SkyrimVR is a port and they didn't bother adding basic VR features like being able to pick up objects with your hands. Saying that VR games need this sort of feature when in fact a majority of titles do have it is simply misinformed.
Agreed, and TBH Half Life Alyx, Boneworks, WD:S&S is a prime example of how controllers work well while allowing for movement of hands/fingers within the game.
Finger hand tracking in this manner is only really good for small room experiences where you don't need locomotion beyond a small area, like roomscale, once you step up to anything of a larger scope not having input methods becomes a terrible proposition.
 
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Cal Jeffrey

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"One weakness of many VR games is the lack of an immersive way to perform actions. For example, in Skyrim VR, wielding swords, shields, or magic is somewhat well-done using PlayStation Move or Oculus Touch controllers. However, picking up objects by pointing your non-animated hand at it, pulling a trigger or pushing a button, and having the object float in front of you takes you entirely out of the experience.

Hand tracking can add a more realistic way to interact with virtual worlds. Being able to pick up and manipulate objects in a way that makes sense is more immersive and fun. It will be interesting to see what developers do with the tech."

I like techspot but the VR articles on here are not written by someone who really indulges in the medium.

SkyrimVR is a port and they didn't bother adding basic VR features like being able to pick up objects with your hands. Saying that VR games need this sort of feature when in fact a majority of titles do have it is simply misinformed.
While it is true that I have only recently begun delving into VR, I have played a lot of titles games and demos trying to find something fun. I have yet to find something that emulates hand tracking well. Blood and Truth is probably the best so far, as far as realistic movements that make sense, it does a good job. It also does a good job of animating the virtual hands, but that is not the same as mimicking full-hand movements like reaching out and grabbing an object. That is to say, you are still pushing a button to grab rather than closing your hand. Don't get me wrong. This is just fine for where we are in VR, but full-hand tracking could be a game-changer if it's done accurately and well.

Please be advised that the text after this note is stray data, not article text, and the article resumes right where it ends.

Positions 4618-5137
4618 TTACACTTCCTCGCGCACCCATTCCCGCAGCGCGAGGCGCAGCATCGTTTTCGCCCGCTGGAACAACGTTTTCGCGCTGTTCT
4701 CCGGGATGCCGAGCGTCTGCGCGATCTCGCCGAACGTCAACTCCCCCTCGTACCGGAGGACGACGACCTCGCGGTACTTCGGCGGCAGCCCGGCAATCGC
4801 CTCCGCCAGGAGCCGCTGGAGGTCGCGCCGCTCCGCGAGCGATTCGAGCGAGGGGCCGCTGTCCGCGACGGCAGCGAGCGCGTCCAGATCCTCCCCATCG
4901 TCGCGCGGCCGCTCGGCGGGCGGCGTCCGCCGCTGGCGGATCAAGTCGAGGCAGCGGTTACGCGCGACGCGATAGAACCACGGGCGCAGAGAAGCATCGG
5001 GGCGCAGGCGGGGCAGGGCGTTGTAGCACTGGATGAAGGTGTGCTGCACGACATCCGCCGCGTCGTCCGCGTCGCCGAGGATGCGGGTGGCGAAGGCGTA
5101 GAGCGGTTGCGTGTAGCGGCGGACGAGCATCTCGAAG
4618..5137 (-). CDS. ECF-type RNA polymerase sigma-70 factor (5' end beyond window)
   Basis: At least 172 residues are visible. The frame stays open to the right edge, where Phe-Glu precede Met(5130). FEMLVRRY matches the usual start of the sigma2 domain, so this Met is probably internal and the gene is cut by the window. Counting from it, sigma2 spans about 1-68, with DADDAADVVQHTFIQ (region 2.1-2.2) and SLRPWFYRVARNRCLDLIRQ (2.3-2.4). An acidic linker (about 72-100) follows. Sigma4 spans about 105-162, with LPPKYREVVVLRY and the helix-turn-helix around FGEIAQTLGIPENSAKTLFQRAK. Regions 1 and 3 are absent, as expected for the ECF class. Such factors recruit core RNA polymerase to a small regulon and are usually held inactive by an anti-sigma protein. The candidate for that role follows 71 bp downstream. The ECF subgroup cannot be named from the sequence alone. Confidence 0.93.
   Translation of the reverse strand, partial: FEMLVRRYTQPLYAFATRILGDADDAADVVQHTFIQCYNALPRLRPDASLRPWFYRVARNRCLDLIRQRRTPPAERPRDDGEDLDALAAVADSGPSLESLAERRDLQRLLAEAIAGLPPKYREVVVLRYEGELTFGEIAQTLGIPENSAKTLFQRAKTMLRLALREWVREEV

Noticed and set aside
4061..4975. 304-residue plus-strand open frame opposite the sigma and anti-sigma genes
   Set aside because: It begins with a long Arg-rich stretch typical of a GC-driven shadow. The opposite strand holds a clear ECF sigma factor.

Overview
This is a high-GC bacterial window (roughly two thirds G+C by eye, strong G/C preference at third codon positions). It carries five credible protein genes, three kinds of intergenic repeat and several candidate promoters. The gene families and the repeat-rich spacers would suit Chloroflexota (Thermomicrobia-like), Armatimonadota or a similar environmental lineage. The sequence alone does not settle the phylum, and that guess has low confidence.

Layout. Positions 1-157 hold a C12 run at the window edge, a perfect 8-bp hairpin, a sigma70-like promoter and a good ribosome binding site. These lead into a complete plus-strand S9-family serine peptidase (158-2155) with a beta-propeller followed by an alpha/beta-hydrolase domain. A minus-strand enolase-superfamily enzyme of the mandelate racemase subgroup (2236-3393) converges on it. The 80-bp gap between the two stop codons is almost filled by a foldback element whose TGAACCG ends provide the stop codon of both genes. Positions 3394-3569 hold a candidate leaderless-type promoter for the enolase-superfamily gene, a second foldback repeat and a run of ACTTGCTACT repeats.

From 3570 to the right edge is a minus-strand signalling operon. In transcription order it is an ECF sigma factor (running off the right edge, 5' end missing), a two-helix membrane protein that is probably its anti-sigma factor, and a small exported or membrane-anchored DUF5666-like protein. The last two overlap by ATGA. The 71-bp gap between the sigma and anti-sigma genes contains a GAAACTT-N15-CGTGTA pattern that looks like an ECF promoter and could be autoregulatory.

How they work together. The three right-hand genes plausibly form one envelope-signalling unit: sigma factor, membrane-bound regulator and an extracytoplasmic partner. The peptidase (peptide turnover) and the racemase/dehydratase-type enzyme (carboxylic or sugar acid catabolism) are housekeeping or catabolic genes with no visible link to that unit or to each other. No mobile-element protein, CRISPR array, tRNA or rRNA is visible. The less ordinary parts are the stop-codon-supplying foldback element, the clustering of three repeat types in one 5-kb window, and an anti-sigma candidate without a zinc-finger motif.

I was not speaking for all or a majority of VR games. In fact, I started the paragraph in reference by saying "One weakness of many VR games..." This is true from what I have played. Many games and demos I've tried do not implement hand tracking well or at all, and many that do, don't animate the virtual hands well or at all. This also does not necessarily detract from the fun factor. For example, your "hand" in Moss is a glowing sphere, and manipulation is very limited and crude, but the game is still very fun.

I just think it is an exciting technology that I would love to see worked into games. Star Trek Bridge Crew would be awesome with full hand tracking. Don't get worked up; it does a good job with the controllers, it's just that the immersion factor would be so much higher were it my hands on the consoles and not the controllers. I'm still pulling a trigger to push a button instead of just pushing a button if that makes sense. lol

That all said, I still think the tech has a way to go yet. Developers are going to have to work out a gesture system or something that performs other things like walking, pulling up menus, and other things that you normally do with controller buttons, but this stuff will come. VR is still really young compared to the majority of other gaming technologies. Adoption rates have increased a lot over the last few years too, so this can add incentive to make those killer apps that are on the bleeding edge.

Thanks for the discussion, and as a noob to VR, I would love it if you shared some great titles to try out to "prove" hand tracking is "good." I have to admit, that since getting a headset, I'm having a hard time going back to regular games. It's become a bit of a drug for me.

EDIT: P.S. Where is my Johnny Mnemonic/Minority Report PC operating system? HAHA